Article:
Physician: Public education initiatives needed to combat pregnancy-related heart problems

As a specialist in women’s heart health, Malissa J. Wood, MD, was already well aware of the cardiovascular risks associated with pregnancy.

Even so, she found a deeper dive into the topic “incredibly distressing” as she prepared for her presentation titled “Pregnancy-Associated Myocardial Infarction” at the 2017 American Heart Association’s scientific sessions.

The rate of maternal death in the U.S. is rising while delivery costs remain high, Wood said, and even though physicians know how to prevent some of these cases they are struggling to educate at-risk populations.

According to the World Health Organization (WHO), maternal mortality in the United States nearly tripled from just above 10 deaths per 100,000 live births in 1995 to 28 deaths per 100,000 live births in 2013. The average ratio in low-income regions was 230 deaths per 100,000 births.

Wood gave two possible reasons for the recent mortality increase: a higher prevalence of cardiovascular risk factors such as diabetes and hypertension and the growth of the electronic health record, which could help link post-discharge adverse events to pregnancy. The WHO defines perinatal death as occurring within 42 days after delivery.

“It may be that we’re doing a better job of capturing events related to pregnancy,” said Wood, the co-director of the Corrigan Women’s Heart Health Program at Massachusetts General Hospital.

Wood also presented data showing that in 2012, the average conventional delivery in the U.S. cost $9,775 and the average caesarean section delivery cost $15,041—both figures more than twice as high and up to four times as high as the amounts from Switzerland, France, Chile, the Netherlands, Britain and South Africa. Yet, she said, many countries have lower complication rates and lower death rates than the U.S.

One potential solution, according to Wood, is identifying and educating at-risk populations before pregnancy occurs and actively managing care throughout the process. Women can cut their risk of pregnancy-related complications by focusing on the same lifestyle techniques that prevent cardiovascular disease in the first place: managing blood pressure, eating appropriately and maintaining a healthy weight.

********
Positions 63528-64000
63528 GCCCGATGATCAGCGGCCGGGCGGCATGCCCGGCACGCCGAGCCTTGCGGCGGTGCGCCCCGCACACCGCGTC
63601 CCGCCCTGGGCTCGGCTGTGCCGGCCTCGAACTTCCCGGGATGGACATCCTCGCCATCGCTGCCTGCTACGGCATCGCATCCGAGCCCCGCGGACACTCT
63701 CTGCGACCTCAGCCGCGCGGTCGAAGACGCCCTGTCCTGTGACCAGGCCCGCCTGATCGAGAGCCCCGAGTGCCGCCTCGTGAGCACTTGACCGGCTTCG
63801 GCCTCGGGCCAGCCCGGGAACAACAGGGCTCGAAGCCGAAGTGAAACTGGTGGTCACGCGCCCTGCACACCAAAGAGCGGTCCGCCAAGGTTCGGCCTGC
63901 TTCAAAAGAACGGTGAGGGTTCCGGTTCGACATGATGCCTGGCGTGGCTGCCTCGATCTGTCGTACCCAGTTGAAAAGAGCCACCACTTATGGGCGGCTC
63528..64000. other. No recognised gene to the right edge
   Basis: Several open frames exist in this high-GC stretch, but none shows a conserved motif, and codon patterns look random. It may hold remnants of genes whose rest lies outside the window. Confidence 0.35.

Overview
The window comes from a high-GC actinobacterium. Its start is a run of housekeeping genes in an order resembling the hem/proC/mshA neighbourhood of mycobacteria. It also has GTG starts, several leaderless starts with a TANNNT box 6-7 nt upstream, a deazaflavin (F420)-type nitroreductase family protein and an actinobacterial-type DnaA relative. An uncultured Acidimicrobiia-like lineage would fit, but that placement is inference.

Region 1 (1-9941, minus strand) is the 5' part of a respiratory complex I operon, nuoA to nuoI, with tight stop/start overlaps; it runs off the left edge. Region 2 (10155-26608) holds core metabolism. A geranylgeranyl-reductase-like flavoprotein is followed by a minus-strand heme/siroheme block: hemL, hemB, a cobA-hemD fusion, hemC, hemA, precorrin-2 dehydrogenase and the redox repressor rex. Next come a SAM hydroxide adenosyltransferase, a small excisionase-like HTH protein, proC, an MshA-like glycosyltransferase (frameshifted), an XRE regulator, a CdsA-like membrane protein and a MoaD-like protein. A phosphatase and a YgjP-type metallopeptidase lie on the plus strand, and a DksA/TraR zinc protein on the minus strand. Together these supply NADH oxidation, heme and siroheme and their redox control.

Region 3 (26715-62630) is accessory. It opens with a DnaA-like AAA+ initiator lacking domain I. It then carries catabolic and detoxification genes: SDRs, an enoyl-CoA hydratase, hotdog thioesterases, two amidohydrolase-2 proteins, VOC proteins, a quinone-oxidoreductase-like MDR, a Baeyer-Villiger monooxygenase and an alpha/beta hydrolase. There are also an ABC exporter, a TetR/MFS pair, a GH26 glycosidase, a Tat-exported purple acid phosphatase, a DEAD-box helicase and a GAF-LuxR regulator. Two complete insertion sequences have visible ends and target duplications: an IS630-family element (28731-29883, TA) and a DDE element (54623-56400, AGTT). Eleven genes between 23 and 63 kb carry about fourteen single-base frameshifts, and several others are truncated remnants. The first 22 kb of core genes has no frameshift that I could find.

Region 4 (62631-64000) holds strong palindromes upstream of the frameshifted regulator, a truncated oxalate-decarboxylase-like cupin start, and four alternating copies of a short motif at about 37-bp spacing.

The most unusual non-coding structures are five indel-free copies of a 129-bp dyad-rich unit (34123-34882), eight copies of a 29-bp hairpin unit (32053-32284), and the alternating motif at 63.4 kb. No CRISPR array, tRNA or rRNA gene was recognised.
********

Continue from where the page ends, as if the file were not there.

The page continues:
But pregnancy stresses the body and the heart, so it’s even more important to manage these factors if women are considering having a child. Pregnant women carry a threefold risk of heart attack when compared to nonpregnant women. According to the Centers for Disease Control and Prevention, women older than 35 have nearly double the risk of pregnancy-related death and African-American women have three to four times the risk when compared to white women.

Wood estimated 27 percent of pregnancy-related deaths are preventable. She urged women to see doctors if they have symptoms and resist the urge to tough it out or attribute the symptoms to something else.

“I think the preventable deaths are the deaths due to maternal hypertension that’s untreated, the deaths to maternal heart failure that’s undiagnosed,” she said. “Both hypertension and preeclampsia and heart failure in pregnancy are more common in African-Americans, so African-American women should be more aggressively, or at least as aggressively, managed early in their pregnancies and have access to care so that they can have their blood pressures checked and stay on top of their care during their pregnancy. Many women, unfortunately, show up when they’re ready to deliver and they’re very sick and that’s a really difficult situation.”

Wood said the way the U.S. healthcare system is designed may contribute to that issue. Countries that avoid episode-based reimbursement models typically outperform America when it comes to widespread prevention strategies, she said, including for pregnancy-related complications.

“If you charge every time someone gets their blood pressure checked or every time they go to a doctor for a complaint, they’re just not going to go because many people are underinsured or uninsured,” she said. “I think that’s why, in this country, these young patients kind of just show up when they’re ready to deliver and they don’t get prenatal care because they’re afraid of the costs that are going to ensue.”

Of course, healthcare reform is a substantial hurdle and controlled by lawmakers. A major step public health organizations can take right now is educating young women on the cardiac risks associated with pregnancy and the importance of managing those factors.

“I think we need to help young women before they even embark upon starting a family to recognize that being healthy, eating appropriately, having a health body weight, managing their blood pressure—all the same things we talk about in cardiovascular prevention—they really need to take those things seriously so they can have a healthy pregnancy and have a healthy child, because certainly maternal cardiac complications increase the risk of prematurity and fetal risk as well,” Wood said.